Watch her pull a few shots on the Rocket, varying an element each time to dial it in. The singles she pulled did taste great, but, still … really? We’re triples all the way, friends.
Decided to up your latte game and invite a ‘prosumer’ espresso machine into your home? I was interested in learning more about two of the the heat exchangers that we have in the store — the art deco inspired Nuova Simonelli Musica and the hand crafted Rocket Giotto Evoluzione — so I decided to take them each for a test drive. Now, if you’re into straight up features and spec comparisons, check out the table I’ve laid out below; but if you learn more from hands-on experiences, read on!
I started with the Musica and instantly fell in love with its portafilter. The smartly angled handle enables the filter basket to lie flat on the counter. Jessica held my hand as I dialed in the grind using the Mazzer Mini E – Type A grinder. After pulling a number of double shots, I came to appreciate the Musica’s automatic pre-infusion and programmable volumetric buttons, making this machine a breeze once you figure out the right grind and tamp for your bean. You can also steam milk extremely quickly using the standard three hole steam tip. I loved the paddle functionality to control the steam, allowing you to pulse or flip up for maximum power.
As I approached the Rocket, I could see my reflection in its highly polished casing. With a commercial-grade brew head, I was in store for consistent shots given the thermal stability provided by the E61. After inserting the portafilter, I flipped up the lever all the way to begin shot extraction. I was glued to a timer while pulling shots, and this would be best practice given there isn’t volumetric programming on this machine. Steaming was straightforward with a traditional steam knob and single hole tip, giving me a little more time to work up the microfoam.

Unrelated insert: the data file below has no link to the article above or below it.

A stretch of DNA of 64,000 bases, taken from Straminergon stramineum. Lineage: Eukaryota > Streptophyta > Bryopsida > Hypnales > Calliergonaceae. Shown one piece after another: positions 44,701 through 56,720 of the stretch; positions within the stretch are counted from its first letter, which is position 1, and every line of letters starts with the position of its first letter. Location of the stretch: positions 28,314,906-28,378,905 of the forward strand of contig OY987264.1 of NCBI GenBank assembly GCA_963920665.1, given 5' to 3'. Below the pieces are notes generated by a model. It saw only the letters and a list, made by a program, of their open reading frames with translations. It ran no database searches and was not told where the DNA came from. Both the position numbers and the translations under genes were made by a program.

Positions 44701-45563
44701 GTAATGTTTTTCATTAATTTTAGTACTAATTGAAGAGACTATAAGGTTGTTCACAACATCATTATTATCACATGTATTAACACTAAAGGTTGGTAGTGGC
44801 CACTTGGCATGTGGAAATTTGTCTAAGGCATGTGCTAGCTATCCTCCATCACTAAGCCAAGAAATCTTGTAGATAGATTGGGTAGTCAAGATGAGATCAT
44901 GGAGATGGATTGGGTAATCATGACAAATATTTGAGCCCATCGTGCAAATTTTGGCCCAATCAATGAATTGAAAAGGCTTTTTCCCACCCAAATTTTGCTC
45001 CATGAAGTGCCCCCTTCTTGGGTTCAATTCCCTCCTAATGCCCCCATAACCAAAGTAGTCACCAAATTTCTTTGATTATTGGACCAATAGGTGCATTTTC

In the end, there was no difference in shot or milk quality from these two exceptional machines, so it all boils down to a few essentials in your decision set. If you need a convertible water source, crave sleek steel lines and appreciate the ritual of classic espresso extraction, the Giotto Evo is a strong bet. If you need an NSF rated machine for a small cafe environment or dig modern conveniences like programmable volumetrics and disco lights, give the Musica a happy home.
We do love ourselves a grudge match over here at SCG, and today’s contest is between the Rancilio Rocky and Baratza Preciso grinders. While they’re both stepped grinders — meaning that they have a notch configuration on the burrs so you have referential numbers vs. an infinite grind (like you find on the Mazzer grinders, for example) — they each have different cases to make. The Rocky has commercial-grade components and a reputation as a solid, well-built machine, while the Preciso gives you more control over the grind (offering both macro and micro settings) as well as the ability to retrofit with the Esatto if you’re looking for simple, weight-based grinding.
Watch as Gail shows us the features between these two grinder — including a tour of their burr sets, functionality and grind quality.
We recently transitioned our Lavazza product offering to focus on their Home line — a series of blends formulated with home espresso lovers in mind. In addition to large, 2.2lb bag versions of the whole bean Qualita Rossa and Qualita Oro, we now have three new blends for you to try: Gran Crema, Gran Aroma Bar and Crema e Aroma.
Watch as the team tastes these new coffees, then gives us their feedback on their different flavors and how they compare.
These two machines are natural competitors! The Silvia has been around for over a decade and has serious fans in her corner — from her commercial-grade components to her simple interface. The CC1 is the new kid in the game, but has inspired serious devotees in the short time he’s been around, particularly those that adore precision in their brew functionality.
We put these side by side for you to check out how they compare! Watch Gail walk through features, show off their internals and then demonstrate making a latte on each of them. If you’ve been torn between these two machines, this is a great video primer that will help break ‘em down for you.